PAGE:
Among those who understand the significance of digitalisation, the focus is mainly on the development of mobile technology. More banks offer mobile banking apps than internet banking, reflecting the dominance of mobile technology not only in digital banking, but also in digital access across Africa.

In terms of priorities, 41.3 per cent of respondents want to build a mobile digital payment app, while 34.8 per cent are focused on an internet banking platform for 2023-2024. This is not surprising, considering that mobile phones account for around 75% of all online traffic in Africa.
in Africa.

Artificial intelligence on the horizon

Cyber security was considered a crucial trend by 74 per cent of the banks surveyed last year, a score that drops to 61 per cent in the 2023 survey – topped by Artificial Intelligence (AI).

Many believe that AI will be this year’s most important technological trend. McKinsey’s research highlighted a European bank that increased its productivity by 25% through digitisation and the adoption of AI, including cognitive agents, digital assistants, advanced analytics-driven training and robotic process automation.

The predominant side. The lack side

Recognising the urgent need for digital migration, the African Union has drawn up the Draft Digital Transformation Strategy for Africa (2020-2030), based on the decisions of the organisation’s Executive Council relating to ICT.

The Strategy should build on existing initiatives and frameworks, such as the Policy and Regulatory Initiative for Digital Africa (PRIDA), the Programme for Infrastructure Development in Africa (PIDA), the African Continental Free Trade Area (AfCFTA), the African Union Financial Institutions (AUFI), the Single African Air Transport Market (SAATM) and the Free Movement of Persons (FMP) to support the development of a Digital Single Market for Africa (DSM), within the framework of the African Union’s integration priorities.

The Project’s first finding is that almost 300 million Africans live more than 50 kilometres from a broadband connection, so the lack of widespread availability of high-speed Internet remains a significant obstacle to Africa taking full advantage of the full potential of the digital transformation. Mobile devices remain the main way in which people access the Internet, and specific Internet connections to homes and offices are practically non-existent, except in some capital cities.

Mobile devices continue to be the main way people access the Internet, and specific Internet connections to homes and offices are practically non-existent

The reliance on mobile rather than fixed broadband means that unlimited pricing or unlimited data usage is not very common in Africa. However, the mobile phone revolution opened the door to private sector investment in telecoms, and now new business models and services have significantly extended sustainable communications services.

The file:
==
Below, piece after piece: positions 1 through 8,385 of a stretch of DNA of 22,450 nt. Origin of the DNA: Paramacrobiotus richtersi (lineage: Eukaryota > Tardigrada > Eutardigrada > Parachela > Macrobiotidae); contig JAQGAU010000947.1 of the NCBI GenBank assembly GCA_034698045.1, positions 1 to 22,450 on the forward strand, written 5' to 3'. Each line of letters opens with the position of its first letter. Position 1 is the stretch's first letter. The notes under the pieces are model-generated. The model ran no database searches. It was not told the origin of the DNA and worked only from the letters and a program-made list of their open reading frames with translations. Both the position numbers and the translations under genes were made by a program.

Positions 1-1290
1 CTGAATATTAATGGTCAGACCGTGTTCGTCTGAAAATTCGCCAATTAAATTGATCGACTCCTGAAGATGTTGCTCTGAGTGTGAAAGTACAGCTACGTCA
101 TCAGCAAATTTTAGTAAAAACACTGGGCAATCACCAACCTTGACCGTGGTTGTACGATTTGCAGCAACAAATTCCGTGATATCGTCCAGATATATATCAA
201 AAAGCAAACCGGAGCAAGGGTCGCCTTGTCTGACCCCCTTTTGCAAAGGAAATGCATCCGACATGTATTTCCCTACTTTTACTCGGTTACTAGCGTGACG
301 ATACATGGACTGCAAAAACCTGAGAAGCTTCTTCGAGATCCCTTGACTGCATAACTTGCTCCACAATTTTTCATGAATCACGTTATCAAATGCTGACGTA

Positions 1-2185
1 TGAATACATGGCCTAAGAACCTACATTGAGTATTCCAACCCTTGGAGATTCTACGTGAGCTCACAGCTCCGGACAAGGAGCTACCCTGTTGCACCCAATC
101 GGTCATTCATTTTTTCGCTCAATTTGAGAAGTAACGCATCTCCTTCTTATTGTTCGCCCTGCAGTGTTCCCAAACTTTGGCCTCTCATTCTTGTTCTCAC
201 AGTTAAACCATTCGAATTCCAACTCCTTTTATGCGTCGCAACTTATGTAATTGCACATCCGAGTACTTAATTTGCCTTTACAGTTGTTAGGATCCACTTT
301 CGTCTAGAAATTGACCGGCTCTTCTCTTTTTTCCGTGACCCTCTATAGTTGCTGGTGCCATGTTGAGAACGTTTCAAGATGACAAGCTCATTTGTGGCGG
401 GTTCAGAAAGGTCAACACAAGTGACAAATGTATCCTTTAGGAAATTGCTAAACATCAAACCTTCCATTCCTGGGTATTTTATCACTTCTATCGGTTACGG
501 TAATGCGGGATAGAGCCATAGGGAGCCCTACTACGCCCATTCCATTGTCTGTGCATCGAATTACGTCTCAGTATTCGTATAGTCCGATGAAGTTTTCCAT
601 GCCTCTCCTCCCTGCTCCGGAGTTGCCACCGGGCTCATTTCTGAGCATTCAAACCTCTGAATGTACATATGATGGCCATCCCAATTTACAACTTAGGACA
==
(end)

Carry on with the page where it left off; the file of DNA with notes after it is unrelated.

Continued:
See Also

No digital skills or research

Although the continent accounts for 13.4 per cent of the world’s population, it produces only 1.1 per cent of scientific knowledge. Africa has been slow to adapt and develop its science and technology sectors and commercialise its innovations, despite multiple agreements and the decision by heads of government and state to increase investment in Research and Development (R&D) to at least 1% of GDP and the adoption of the Science, Technology and Innovation Strategy for Africa 2024 (STISA). Only 1% of the world’s investment in R&D is spent in Africa, and the continent holds a tiny 0.1% of the world’s patents.

Also according to the Digital Transformation Strategy for Africa (2020-2030), it is necessary to consider the locally formed human potential that African countries struggle to maintain and utilise at national level. In addition, a demographic explosion in the youth population will result in 375 million young people entering the labour market by 2030.

It is crucial to ensure the widespread availability of digital skills that enable citizens and businesses to seize the opportunities and prevent the risks of the digital economy.

What can be done?

An overview of the African Union concludes that in order for the continent to realise the long-awaited digital transformation and be globally competitive, several preconditions must be met. The main one is investment and the cultivation of highly qualified people as producers, consumers and innovators of digital technologies. Investing in citizens’ digital skills, backed up by technological and human capabilities, is the soundest strategy for the future.

Likewise, as active participants in the digital ecosystem, citizens must have the digital skills to embrace and use digital advancement in everyday life.

With an appropriate and coordinated human and institutional capacity development strategy, young people, who make up 60% of the total population, can be reshaped, harnessed, empowered and transformed into a digitally adaptable, skilled and innovative workforce that not only understands, adopts and moves with global trends, but also charts its own digital paths for inclusive growth and development.